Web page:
MPLS bottom-of-stack bit confused one of my readers. In particular, he had a problem with the part where the egress MPLS Label Switch Router (LSR) should go from labeled (MPLS) to unlabeled (IPv4, IPv6) packets and has to figure out what’s in the packet.
What is bottom-of-stack bit?
A labeled packet might have more than one label (functionality heavily used in MPLS/VPN, MPLS TE, FRR and EoMPLS/VPN), but there’s no stack length in the MPLS header – the last label in the stack has a Bottom-of-Stack bit set to indicate there’s no further label beneath (behind) it.
An LSR swapping labels or pushing additional labels onto the MPLS label stack can safely ignore the BoS bit; all it has to do is to copy the existing BoS value to the swapped label (or to the bottom label of the label stack when it swaps a single label for a label stack – the situation commonly encountered in MPLS/TE environments).
An LSR popping a label from the stack MUST check the BoS bit. If the BoS bit is not set, there’s another label behind the popped one, and the LSR is free to forward the labeled packet toward MPLS next hop.
When an LSR pops a label with BoS set, there’s no further label behind it – the outgoing packet is no longer a labeled packet, and has to be forwarded as IPv4/IPv6/AppleTalk… packet (which includes changing the Ethertype from 0x8847 to 0x0800, 0x86DD, 0x809B or whatever else). And now for the crucial question: how does the egress LSR know what’s hiding in the labeled packet?
RFC 3032 has this to say on the topic:
When the last label is popped from a packet's label stack (resulting in the stack being emptied), further processing of the packet is based on the packet's network layer header. The LSR which pops the last label off the stack must therefore be able to identify the packet's network layer protocol. However, the label stack does not contain any field which explicitly identifies the network layer protocol. This means that the identity of the network layer protocol must be inferable from the value of the label which is popped from the bottom of the stack, possibly along with the contents of the network layer header itself.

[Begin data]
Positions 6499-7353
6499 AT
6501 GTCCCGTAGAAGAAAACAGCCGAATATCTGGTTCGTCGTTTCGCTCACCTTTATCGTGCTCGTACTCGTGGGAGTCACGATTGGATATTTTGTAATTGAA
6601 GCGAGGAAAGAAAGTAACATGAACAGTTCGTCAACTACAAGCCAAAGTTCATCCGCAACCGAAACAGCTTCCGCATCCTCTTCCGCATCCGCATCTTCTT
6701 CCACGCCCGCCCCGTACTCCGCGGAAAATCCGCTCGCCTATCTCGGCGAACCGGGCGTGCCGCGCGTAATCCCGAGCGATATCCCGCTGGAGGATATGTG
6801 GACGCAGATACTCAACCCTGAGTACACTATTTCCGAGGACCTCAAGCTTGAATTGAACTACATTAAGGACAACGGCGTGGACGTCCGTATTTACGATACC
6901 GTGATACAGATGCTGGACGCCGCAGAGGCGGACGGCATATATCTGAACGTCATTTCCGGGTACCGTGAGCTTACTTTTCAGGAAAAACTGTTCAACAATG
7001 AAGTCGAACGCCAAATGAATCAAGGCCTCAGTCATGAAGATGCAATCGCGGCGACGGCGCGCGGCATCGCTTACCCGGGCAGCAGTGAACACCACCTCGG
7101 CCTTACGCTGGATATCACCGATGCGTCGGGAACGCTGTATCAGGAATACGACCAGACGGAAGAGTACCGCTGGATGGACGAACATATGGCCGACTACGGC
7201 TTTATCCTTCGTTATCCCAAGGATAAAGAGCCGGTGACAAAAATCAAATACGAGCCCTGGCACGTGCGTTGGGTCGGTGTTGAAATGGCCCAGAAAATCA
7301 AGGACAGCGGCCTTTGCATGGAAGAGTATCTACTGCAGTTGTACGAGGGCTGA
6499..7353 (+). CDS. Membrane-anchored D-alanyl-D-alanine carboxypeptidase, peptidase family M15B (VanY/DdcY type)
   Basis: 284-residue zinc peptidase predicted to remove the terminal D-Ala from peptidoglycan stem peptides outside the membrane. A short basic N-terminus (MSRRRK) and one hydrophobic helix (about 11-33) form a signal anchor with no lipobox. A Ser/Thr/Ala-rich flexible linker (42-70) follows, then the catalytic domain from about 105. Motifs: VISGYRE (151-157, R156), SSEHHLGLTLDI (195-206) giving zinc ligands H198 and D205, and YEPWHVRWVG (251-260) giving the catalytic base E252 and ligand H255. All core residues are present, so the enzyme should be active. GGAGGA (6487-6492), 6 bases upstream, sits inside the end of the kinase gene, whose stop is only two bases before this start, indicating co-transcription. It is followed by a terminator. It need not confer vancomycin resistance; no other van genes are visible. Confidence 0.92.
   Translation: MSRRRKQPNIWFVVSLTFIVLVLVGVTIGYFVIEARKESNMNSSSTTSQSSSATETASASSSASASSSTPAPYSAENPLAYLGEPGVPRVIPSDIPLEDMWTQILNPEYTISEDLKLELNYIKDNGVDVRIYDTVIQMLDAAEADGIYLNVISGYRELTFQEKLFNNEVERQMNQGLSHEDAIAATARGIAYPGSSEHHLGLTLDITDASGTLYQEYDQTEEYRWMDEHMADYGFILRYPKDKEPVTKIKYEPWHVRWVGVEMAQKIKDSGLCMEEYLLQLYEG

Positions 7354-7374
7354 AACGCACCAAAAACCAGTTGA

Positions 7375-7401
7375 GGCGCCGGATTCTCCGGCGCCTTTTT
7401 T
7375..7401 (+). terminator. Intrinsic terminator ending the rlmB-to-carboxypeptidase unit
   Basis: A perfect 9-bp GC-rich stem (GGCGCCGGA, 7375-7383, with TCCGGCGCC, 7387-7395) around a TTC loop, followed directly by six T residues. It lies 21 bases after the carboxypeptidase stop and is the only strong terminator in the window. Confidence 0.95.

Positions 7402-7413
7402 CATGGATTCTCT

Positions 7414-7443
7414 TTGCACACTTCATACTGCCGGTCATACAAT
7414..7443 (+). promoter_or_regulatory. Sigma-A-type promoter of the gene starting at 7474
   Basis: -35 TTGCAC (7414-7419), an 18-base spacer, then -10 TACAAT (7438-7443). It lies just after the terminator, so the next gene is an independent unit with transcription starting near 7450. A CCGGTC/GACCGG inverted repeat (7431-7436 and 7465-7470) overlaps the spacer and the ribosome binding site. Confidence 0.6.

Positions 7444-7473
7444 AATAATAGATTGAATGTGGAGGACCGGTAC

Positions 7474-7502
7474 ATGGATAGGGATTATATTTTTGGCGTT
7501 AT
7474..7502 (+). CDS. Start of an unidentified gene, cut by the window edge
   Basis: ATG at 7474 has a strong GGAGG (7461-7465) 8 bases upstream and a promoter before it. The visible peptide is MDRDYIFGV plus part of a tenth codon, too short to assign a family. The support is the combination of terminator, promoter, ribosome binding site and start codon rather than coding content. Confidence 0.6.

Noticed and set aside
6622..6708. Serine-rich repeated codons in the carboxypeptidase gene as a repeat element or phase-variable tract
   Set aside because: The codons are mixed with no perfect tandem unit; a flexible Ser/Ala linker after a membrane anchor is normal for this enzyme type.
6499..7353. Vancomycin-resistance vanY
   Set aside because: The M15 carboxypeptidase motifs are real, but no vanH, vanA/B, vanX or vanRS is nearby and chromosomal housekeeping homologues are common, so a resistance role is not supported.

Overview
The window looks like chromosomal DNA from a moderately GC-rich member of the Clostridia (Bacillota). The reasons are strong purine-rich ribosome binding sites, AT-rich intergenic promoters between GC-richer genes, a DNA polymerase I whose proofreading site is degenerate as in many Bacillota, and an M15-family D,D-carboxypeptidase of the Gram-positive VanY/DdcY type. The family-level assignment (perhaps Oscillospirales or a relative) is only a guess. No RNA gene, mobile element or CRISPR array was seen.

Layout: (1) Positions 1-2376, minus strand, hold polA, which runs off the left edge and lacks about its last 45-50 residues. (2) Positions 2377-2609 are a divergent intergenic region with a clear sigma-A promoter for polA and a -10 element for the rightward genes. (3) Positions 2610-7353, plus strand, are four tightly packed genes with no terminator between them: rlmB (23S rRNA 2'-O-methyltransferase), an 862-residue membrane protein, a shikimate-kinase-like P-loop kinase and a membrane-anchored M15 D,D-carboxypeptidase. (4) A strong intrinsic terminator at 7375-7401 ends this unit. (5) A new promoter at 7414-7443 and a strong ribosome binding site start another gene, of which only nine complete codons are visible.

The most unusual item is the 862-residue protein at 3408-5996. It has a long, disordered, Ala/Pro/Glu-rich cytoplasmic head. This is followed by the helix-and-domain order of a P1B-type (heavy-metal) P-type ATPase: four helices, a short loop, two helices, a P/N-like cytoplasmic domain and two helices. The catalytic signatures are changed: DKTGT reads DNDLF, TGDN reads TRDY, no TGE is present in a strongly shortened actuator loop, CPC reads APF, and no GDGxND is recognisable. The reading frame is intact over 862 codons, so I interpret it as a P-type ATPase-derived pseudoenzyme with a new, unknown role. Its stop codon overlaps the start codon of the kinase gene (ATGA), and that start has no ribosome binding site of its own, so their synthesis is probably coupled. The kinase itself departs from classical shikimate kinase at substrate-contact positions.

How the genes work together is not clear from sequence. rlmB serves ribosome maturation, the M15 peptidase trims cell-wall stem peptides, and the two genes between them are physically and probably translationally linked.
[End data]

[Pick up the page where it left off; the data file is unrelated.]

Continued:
How does it actually work?
The wording of RFC 3032 might sound like magic until one remembers the labels in MPLS have local significance. The egress LSR popping the label does that because its Label Forwarding Information Base (LFIB) maps the incoming label that it has assigned to a pop label action.
One would hope that the LSR assigning a label and advertising the label to its neighbors knows what it’s doing and what address family the label was assigned to, in which case it’s trivial to figure out what the payload of the labeled packet is.
For example, if the egress LSR assigned the label found in the incoming label to an entry in the IPv4 FIB, it’s obvious that the payload of the packet is an IPv4 packet (it doesn’t hurt to check that the version field of the IP datagram is actually set to 4).
Likewise, if the label was assigned to an IPv6 prefix (in 6PE environment) or IPv6 VRF (in MPLS/VPN environment with per-VRF label allocation mode), the payload MUST be an IPv6 packet.
My MPLS/VPN books are still not a bad option (even though they’re over a decade old), I’m describing the label swapping and popping behavior in the Enterprise MPLS/VPN webinar, and there are several free MPLS-related videos in the ipSpace Tech Talks.